In September, Heitkamp proposed tying a series of green energy tax credits to her export bill as a way to garner Democratic support. The tax incentives represent the dominant method under consideration in the Senate thus far to beef up votes on the left for the exports.
But Hoeven has warned such a tactic could be off-putting to Republicans who oppose the tax credits, and to others who think pairing a lift of the ban with the Land Conservation bill might work.
The fund's authorization expired for the first time in 51 years at the end of September.
Congress created the LWCF in 1965 to maintain and acquire national parks, refuges and forests with revenues from offshore oil and gas drilling. Energy companies pay nearly $1 billion a year into the fund from revenues collected through activity on the Outer Continental Shelf.
The fund tends to find bipartisan support, though a dispute over federal land control and funding has stalled it in the House. Hoeven hopes that, by tying its renewal to an issue as popular on the right as oil exports, it will help get both bills over the finish line.
All 54 of the Senate’s Republicans are expected to back lifting the oil export ban, meaning supporters need to attract six Democrats to overcome a filibuster. They’d need a total of 67 votes to overcome an Obama veto.
Hoeven’s idea is the latest offered to win that support.
Heitkamp last month suggested the possibility of attaching renewable energy tax credits to her oil export bill.
“This is an opportunity to make an argument about production tax credits and investment tax credits in the context of giving certainty, across the board, to the energy industry and truly supporting an all-of-the-above policy,” she said at a National Journal event.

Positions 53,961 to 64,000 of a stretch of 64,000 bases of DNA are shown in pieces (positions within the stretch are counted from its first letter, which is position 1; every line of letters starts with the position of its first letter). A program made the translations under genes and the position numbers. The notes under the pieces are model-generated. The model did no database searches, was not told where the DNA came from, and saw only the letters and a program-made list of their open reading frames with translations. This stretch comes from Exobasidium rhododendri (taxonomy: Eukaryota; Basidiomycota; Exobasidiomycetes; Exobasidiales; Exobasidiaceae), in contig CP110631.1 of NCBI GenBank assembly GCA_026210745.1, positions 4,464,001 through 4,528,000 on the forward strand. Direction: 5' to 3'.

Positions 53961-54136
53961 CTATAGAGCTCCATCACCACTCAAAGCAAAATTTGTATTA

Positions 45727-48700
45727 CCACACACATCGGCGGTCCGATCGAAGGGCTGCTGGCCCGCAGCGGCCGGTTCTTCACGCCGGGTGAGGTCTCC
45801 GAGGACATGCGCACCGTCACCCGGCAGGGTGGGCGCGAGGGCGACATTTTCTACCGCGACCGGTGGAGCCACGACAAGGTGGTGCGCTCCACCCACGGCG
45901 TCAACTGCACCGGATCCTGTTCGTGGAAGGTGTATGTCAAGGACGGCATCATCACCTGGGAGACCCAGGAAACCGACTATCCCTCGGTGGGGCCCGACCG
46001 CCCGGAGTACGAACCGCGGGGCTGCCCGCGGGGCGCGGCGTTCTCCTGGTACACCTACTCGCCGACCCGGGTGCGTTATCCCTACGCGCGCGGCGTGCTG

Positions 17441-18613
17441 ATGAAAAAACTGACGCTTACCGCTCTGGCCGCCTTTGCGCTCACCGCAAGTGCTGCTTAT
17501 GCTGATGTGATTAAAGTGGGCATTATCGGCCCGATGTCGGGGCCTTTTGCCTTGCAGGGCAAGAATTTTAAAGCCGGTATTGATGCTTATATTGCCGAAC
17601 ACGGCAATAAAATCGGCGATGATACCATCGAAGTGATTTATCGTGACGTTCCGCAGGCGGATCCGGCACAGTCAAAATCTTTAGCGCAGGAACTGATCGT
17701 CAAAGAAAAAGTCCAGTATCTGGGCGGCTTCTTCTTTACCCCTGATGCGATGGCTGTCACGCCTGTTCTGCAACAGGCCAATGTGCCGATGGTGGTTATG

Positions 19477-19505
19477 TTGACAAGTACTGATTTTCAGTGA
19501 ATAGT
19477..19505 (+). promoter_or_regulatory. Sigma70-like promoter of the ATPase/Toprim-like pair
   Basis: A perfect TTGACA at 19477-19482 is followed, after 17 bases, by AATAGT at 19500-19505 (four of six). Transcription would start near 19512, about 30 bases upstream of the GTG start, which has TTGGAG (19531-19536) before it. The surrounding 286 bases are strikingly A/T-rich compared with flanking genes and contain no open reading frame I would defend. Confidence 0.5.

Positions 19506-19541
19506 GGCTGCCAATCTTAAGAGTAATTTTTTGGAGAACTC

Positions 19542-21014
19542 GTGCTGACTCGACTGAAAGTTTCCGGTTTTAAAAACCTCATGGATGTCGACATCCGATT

Cantwell teamed up with Murkowski over the summer to move a bipartisan energy reform package that includes an LWCF renewal.
But she voted in committee against a Murkowski-sponsored bill to lift the oil export ban.
Cantwell said at the time that she had concerns about the potential impact on gas prices in Washington state, which rank among the highest nationwide.
Democrats have floated other potential compromises.
At a September hearing, Sen. Joe Donnelly (D-Ind.) raised concerns over how exports would impact refinery workers and proposed requiring the use of American-made products to move the oil to market.
Sen. Jon TesterJonathan (Jon) TesterThree dead, dozens injured after Amtrak train derailed in Montana The Hill's Morning Report - Presented by Alibaba - Biden jumps into frenzied Dem spending talks Congress facing shutdown, debt crisis with no plan B MORE (D-Mont.) has also proposed tying the issue to LWCF.
West Virginia Sen. Joe Manchin, another centrist Democrat, supports exports and is a co-sponsor on Heitkamp’s bill.
“By exporting crude oil, we will not only lower the market price today at the pump … but we will be able to improve our country’s national security,” he said at a July meeting of the Energy Committee.
“We will be able to take away market share from countries like Iran, while providing our allies and friends with a reliable source of energy, instead of forcing them to depend on other countries that are not our allies or friends,” Manchin added.
He ended up voting against Murkowski’s bill, which had provisions attached to greatly increase offshore oil and natural gas drilling.
Thirteen Senate Democrats led by Sen. Ed Markey (Mass.) wrote a letter to Obama in June urging him to keep the export ban in place.
McConnell told reporters last month that he would discuss the oil export ban during year-end budget talks.
“I do support lifting the oil export ban, and that'll be among other items that we discuss with the administration as we move toward resolving all of these differences,” he said.
--This report was updated at 11:01 a.m.